Coalition Promises More Jobs for Regional Australia

Coalition Promises More Jobs for Regional Australia
A coal dredger tears coal from the face of the Loy Yang Open Cut coal mine in the Latrobe Valley, Victoria, Australia, on Aug.13, 2009. (Paul Crock/AFP/Getty Images)
Alfred Bui

The Liberal-National coalition party has promised to generate 450,000 new jobs in regional Australia in the next five years as part of its election campaign.

Prime Minister Scott Morrison, from the centre-right Liberal Party, said on April 27 the additional jobs were part of the total 1.3 million jobs the Coalition already pledged to deliver.
"Only the Coalition has a plan for 450,000 new jobs in the regions and runs on the board to deliver them," he said.

"Since we were elected, we have created over 1.9 million new jobs, and our unemployment rate is down to four percent, the equal lowest level in 48 years, and forecast to fall further."

Meanwhile, Deputy Prime Minister Barnaby Joyce, from the Nationals Party, which traditionally represents regional areas, said that the Energy Security and Regional Development plan proposed by the Coalition would drive up regional income and create more jobs in the upcoming years.

In addition, Treasurer Josh Frydenberg said Opposition Leader Anthony Albanese and the centre-left Labor party had neglected regional Australia and its employment issues.

"All they have is a track record of increasing unemployment in regional Australia," he said.

 A farmer on a tractor sprays his crop in north west New South Wales, Australia, on May 5, 2020. (Mark Kolbe/Getty Images)
A farmer on a tractor sprays his crop in north west New South Wales, Australia, on May 5, 2020. (Mark Kolbe/Getty Images)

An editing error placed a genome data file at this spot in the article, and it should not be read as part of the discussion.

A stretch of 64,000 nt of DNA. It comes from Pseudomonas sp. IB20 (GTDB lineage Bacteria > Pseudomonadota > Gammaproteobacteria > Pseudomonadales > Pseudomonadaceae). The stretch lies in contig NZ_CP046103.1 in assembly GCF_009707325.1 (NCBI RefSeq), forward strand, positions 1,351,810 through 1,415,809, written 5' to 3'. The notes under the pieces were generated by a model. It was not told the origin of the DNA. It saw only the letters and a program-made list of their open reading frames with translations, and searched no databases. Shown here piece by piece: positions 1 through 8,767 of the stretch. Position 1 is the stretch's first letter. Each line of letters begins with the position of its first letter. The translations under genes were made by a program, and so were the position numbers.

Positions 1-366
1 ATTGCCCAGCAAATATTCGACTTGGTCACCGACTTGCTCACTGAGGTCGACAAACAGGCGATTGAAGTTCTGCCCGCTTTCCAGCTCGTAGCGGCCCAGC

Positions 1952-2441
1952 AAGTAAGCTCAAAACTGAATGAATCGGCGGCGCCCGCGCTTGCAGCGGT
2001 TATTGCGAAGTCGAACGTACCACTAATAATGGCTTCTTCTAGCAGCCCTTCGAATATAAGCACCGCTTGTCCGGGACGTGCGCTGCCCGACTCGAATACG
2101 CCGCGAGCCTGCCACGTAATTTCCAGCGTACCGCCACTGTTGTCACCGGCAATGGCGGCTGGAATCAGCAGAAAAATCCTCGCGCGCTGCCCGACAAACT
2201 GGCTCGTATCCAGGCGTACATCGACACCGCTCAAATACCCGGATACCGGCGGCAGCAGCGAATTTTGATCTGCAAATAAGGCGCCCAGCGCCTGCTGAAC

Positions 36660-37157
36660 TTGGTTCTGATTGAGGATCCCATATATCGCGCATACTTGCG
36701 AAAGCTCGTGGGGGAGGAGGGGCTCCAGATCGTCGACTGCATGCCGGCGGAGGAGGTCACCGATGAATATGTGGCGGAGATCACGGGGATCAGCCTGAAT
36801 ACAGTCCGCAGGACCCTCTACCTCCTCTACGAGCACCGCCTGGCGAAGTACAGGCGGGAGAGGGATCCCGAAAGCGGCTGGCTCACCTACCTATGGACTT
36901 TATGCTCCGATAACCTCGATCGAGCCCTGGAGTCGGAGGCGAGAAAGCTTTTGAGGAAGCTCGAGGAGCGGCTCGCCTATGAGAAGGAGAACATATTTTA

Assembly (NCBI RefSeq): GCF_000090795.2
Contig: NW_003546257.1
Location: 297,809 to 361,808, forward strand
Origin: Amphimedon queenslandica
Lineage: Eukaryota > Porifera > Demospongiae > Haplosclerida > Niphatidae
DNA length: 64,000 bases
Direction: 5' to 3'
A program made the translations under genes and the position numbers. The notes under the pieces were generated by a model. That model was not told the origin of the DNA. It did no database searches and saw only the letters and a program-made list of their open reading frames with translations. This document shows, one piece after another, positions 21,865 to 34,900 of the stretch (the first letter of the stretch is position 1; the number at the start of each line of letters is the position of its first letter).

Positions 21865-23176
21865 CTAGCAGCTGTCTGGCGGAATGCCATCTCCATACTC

Meanwhile, new data from the Australian Bureau of Statistics shows that the annual inflation rate has leapt to 5.1 percent, the highest level since 2001.

To ease the burden of growing living costs, the government will from April 27 provide six million pensioners, carers, veterans, and welfare recipients with a one-off $250 (US$179) payment.

The support payments totalling $1.5 billion were included in the cost of living package in the 2022-2023 federal budget.

Frydenberg said the support was the federal government's targeted response to alleviate living cost pressures caused by global issues, including the COVID-19 pandemic and the Russia-Ukraine war.

"Labor has no plans to help families with cost of living pressures," he said.

Meanwhile, Labor's shadow treasurer, Jim Chalmers, said that everything but wages was going up under the incumbent Morrison government, and higher interest rates were going to hurt Australians.

"A better future relies on a stronger, broader, more inclusive, and more sustainable economy—powered by cleaner and cheaper energy, a bigger and better-trained workforce, and key investments in the care economy, digital economy, and a future made in Australia," he said.

Speaking to reporters on April 27, Labor MPs criticised the government's handling of the budget, citing inflation and debt, and said the opposition would do a better job. However, they did not provide detail on the costings for all of their proposals.

Meanwhile, Frydenberg said Labor's $300 billion spending proposal would increase inflation, which he said resulted in higher interest rates and weakened the economy.

Labor also continued its criticism of the Coalition government's dealing with Pacific countries, especially after the Solomon Islands signed a security pact with China.

On April 26, the party announced a "whole of government effort" Pacific strategy, which included millions of dollars in additional support for the region to ensure the position of Australia as "the first partner of choice" for Pacific countries and counter Chinese interference efforts.
Alfred Bui is an Australian reporter based in Melbourne and focuses on local and business news. He is a former small business owner and has two master’s degrees in business and business law. Contact him at [email protected].